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Remember Pythagoras? You know...old...Greek...dead? The guy who loved triangles? The gentleman that came up with the Pythagorean Theorem? Yup, that's the one. Well, he passed away looking a little like this:

Pythagoras (our imaginary version at least) held onto something called the Pythagorean identity way after his death, because it was right. And it's still as right today as it was back then, unlike his wardrobe. The **Pythagorean identity** states that:

sin^{2} ɵ + cos^{2 }ɵ = 1

So what's the big deal? The big deal is that the Pythagorean identity relates sine and cosine in a very simple way. That will definitely come in handy: imagine trying to find an angle's cosine without any of the triangle's measurements except for sine. The Pythagorean identity can handle that and so much more. But where does the Pythagorean identity even come from? We want to see a proof.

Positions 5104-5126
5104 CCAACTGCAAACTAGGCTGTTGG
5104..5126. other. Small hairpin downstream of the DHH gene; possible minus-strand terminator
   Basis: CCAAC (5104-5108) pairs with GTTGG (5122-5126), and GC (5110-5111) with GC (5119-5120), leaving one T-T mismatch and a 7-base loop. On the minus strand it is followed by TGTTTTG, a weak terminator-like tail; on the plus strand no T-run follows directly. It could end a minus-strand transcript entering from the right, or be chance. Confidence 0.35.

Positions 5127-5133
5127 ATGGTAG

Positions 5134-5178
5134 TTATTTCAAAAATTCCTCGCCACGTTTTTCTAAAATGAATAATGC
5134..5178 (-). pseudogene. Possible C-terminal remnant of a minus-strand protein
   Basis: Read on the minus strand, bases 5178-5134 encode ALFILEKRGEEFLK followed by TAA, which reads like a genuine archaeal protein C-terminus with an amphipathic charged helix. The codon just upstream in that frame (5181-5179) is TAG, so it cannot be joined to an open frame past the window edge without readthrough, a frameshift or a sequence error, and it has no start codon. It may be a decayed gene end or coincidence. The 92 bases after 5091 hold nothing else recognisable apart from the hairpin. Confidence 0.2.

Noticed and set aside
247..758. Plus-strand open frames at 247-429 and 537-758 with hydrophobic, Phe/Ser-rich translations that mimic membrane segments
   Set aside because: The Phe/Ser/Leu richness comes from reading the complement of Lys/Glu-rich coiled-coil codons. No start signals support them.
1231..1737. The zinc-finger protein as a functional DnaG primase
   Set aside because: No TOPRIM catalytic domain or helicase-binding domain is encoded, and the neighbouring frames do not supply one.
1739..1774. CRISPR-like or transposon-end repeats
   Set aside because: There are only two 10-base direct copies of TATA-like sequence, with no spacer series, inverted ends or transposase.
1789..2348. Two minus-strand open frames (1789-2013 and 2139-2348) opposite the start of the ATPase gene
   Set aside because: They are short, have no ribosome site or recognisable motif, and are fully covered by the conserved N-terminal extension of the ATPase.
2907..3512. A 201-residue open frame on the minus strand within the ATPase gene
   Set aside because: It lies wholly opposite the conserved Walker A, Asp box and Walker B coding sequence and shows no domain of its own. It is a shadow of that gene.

Let's start with a picture of a well-labeled right triangle (the pointy kind), making sure, of course, the triangle sits in the unit circle.

Well, we know a few things about this triangle right away. We know the sum of the square of the legs *x* and *y* equals the square of the hypotenuse *r *(thank you, Pythagoras).

*x*^{2} + *y*^{2} = *r*^{2}

We also know the value of the sine and cosine of θ in terms of *x*, *y*, and *r *(thank you, trig ratios).

sin ɵ = ^{y}/_{r}

cos ɵ = ^{x}⁄_{r}

Oh, and let's not forget that since the triangle is in the unit circle, the hypotenuse equals 1.

*r* = 1

Now, we can take this info to prove that the Pythagorean identity is true.

Let's start with this equation:

*x*^{2} + *y*^{2} = *r*^{2}

Now, let's substitute *x*, *y*, and *r* for the values we know them to be. We know *r* equals 1, so we can rewrite it:

*x*^{2} + *y*^{2} = 1^{2}

Go back to those sine and cosine equations real quick. Let's solve for *x* and *y* in those two equations.

sin ɵ = ^{y}/_{r}*y* = *r* sin ɵ